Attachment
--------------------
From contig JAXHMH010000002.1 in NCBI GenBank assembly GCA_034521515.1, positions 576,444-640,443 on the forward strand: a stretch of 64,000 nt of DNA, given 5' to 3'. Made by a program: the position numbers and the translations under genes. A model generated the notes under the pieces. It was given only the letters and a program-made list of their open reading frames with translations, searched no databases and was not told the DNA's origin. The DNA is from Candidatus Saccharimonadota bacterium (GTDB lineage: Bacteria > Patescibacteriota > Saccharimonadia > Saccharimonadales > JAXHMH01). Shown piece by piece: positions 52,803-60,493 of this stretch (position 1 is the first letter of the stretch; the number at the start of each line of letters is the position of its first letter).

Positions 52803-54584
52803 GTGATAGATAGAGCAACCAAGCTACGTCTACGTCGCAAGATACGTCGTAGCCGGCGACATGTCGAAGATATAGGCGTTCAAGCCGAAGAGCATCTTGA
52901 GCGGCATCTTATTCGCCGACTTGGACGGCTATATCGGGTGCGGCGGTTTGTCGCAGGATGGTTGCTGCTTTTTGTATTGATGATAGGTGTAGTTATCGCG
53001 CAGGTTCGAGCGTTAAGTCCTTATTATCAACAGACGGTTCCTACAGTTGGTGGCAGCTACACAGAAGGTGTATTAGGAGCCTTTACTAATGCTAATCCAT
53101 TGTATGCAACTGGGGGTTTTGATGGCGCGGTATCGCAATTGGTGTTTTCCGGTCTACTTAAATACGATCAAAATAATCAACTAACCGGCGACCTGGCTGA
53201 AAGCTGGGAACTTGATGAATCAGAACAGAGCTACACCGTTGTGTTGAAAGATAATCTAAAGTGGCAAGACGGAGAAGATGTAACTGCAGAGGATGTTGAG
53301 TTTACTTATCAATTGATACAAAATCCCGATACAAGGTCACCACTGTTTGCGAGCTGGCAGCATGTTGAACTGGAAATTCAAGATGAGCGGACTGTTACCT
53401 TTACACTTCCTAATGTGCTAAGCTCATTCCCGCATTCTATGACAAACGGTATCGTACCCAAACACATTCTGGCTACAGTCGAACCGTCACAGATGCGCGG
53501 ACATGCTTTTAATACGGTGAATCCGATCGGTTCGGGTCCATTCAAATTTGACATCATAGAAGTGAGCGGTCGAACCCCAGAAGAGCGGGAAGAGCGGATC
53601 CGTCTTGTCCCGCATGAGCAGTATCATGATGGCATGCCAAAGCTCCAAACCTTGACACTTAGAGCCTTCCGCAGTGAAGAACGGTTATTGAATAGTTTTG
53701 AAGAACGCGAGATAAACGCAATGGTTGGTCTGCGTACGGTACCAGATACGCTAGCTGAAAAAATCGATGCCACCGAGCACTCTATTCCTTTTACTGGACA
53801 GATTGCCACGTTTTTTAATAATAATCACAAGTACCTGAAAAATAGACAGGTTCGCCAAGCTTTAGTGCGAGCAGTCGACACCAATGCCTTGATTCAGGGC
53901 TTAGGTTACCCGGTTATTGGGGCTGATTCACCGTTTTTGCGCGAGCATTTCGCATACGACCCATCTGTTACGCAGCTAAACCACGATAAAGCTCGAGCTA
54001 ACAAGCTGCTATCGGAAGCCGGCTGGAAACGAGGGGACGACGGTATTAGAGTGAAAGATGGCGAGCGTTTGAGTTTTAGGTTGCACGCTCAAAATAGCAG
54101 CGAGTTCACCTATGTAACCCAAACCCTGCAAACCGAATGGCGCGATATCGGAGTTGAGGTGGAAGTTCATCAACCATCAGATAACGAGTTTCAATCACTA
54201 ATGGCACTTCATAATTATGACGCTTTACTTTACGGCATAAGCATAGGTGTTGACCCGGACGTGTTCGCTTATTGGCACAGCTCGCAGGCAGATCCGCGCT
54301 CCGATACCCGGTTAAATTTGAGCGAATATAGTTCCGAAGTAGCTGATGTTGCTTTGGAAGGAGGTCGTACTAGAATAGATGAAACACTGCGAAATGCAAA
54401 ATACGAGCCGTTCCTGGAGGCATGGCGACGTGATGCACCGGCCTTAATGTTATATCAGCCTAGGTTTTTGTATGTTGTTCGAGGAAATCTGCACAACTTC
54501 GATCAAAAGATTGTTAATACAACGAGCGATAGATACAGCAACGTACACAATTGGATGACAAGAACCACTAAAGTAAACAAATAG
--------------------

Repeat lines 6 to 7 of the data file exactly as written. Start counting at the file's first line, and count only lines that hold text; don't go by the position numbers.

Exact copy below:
53101 TGTATGCAACTGGGGGTTTTGATGGCGCGGTATCGCAATTGGTGTTTTCCGGTCTACTTAAATACGATCAAAATAATCAACTAACCGGCGACCTGGCTGA
53201 AAGCTGGGAACTTGATGAATCAGAACAGAGCTACACCGTTGTGTTGAAAGATAATCTAAAGTGGCAAGACGGAGAAGATGTAACTGCAGAGGATGTTGAG